He has denied any wrongdoing.

His case has become emblematic of government failure to root out corruption, undermining support for the PRI, which has been Mexico’s dominant party for most of the past century.

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Guatemala says ex-Mexican governor could be extradited within a week

7/12/2017 Reuters

Duarte
(Guatemala National Civil Police via AP) 

GUATEMALA CITY (Reuters) – Guatemala is ready to turn over to Mexico next week a former state governor wanted on charges of embezzlement and organized crime, the foreign ministry said on Wednesday, in a case that further tarnished the Mexican ruling party’s record on corruption.

Javier Duarte, who governed the Gulf state of Veracruz for President Enrique Pena Nieto’s Institutional Revolutionary Party (PRI) until last year, could be returned to Mexico on July 17, Guatemalan foreign ministry spokesman Tekandi Paniagua said.

“Mexico has proposed July 17 at nine in the morning for the extradition,” Paniagua said.

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What’s Behind Rising Violence in Colima?: A Brief Look at 2016’s Most Violence Mexican State

expert I (2)The Expert Take, By Eric L. Olson & Gina Hinojosa

May 2017 was Mexico’s deadliest month on record.[1] 2,200 people were reportedly murdered nationwide that month, bringing the country’s death toll to nearly 10,000 since the beginning of the year. If the violence continues at this pace, 2017 will become Mexico’s most murderous year since the federal government began releasing homicide data in 1997, surpassing its previous annual homicide record of 23,000 murders in 2011.

Mexico has struggled with elevated violence for over a decade since the government launched an aggressive campaign against the country’s drug cartels in 2007. Deploying federal troops to communities particularly affected by drug violence has done little to stem criminal organizations’ drug trafficking operations[2] or curb violent crime. In fact, by 2011, Mexico’s murder rate had more than doubled, and while homicides declined moderately between 2012 and 2014, violence picked up once more in 2015 and has continued to rise since (see Figure 1).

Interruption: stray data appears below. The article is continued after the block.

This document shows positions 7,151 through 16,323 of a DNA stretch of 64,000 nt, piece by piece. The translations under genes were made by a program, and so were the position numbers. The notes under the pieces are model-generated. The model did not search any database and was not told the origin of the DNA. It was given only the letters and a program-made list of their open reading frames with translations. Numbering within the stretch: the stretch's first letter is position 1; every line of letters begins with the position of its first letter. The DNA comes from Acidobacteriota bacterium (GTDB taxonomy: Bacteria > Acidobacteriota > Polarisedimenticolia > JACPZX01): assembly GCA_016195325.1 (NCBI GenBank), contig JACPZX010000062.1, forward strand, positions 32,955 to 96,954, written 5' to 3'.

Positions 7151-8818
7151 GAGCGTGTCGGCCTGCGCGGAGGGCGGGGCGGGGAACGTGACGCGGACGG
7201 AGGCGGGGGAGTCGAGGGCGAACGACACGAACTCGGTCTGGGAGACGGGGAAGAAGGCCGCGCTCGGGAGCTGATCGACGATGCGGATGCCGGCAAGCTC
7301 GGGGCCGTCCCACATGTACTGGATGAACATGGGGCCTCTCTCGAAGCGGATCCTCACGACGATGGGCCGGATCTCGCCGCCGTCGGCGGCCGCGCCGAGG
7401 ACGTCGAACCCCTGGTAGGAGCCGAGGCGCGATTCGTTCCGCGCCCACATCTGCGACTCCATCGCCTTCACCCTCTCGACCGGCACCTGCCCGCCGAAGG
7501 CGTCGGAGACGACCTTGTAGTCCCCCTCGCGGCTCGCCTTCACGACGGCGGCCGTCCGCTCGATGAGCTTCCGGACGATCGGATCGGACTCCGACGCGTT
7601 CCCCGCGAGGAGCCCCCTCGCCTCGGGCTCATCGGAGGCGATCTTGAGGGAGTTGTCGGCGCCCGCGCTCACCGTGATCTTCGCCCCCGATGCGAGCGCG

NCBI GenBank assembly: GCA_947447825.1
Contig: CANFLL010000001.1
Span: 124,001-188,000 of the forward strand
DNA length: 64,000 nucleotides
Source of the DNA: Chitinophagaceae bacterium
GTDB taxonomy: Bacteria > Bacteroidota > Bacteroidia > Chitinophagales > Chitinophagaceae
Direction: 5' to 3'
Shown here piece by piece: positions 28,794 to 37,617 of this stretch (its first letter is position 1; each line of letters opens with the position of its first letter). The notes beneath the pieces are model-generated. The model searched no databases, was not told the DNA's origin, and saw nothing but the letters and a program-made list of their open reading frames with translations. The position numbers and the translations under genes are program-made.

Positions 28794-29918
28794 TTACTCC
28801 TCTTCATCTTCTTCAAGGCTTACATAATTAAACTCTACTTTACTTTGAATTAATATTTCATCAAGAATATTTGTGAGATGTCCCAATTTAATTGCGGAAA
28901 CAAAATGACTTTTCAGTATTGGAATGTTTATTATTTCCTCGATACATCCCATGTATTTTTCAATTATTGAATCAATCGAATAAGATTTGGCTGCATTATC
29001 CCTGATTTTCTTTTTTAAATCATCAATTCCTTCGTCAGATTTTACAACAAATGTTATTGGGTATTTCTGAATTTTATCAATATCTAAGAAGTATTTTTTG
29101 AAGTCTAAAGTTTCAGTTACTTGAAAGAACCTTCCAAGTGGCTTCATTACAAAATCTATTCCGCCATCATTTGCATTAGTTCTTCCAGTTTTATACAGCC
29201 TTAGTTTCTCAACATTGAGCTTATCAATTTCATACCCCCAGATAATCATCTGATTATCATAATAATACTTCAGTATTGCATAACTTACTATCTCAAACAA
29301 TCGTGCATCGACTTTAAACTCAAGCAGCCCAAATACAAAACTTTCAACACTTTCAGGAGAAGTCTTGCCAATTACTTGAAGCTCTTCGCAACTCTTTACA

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Rights Groups Plea for International Criminal Court Assessment of Coahuila, Mexico Case

7/7/2017 InSight Crime

crime sceneHuman rights organizations in Mexico are calling for the International Criminal Court to investigate alleged crimes against humanity in the state of Coahuila, once again raising questions over the court’s jurisdiction in cases of criminal violence and the impunity that surrounds it.

In a document compiled by the International Federation of Human Rights (Federación Internacional de Derechos Humanos – FIDH), 17 human rights groups present evidence that crimes committed in the north Mexico state of Coahuila between 2009 and 2016 amount to crimes against humanity that have not and will not be investigated in the country, and that as a result the International Criminal Court (ICC) should launch its own investigations.

Using interviews with victims, investigations into disappearances by both the state and human rights groups, along with reports, statements and articles from the media and international bodies, the report flags up three areas in which it argues the ICC would have jurisdiction.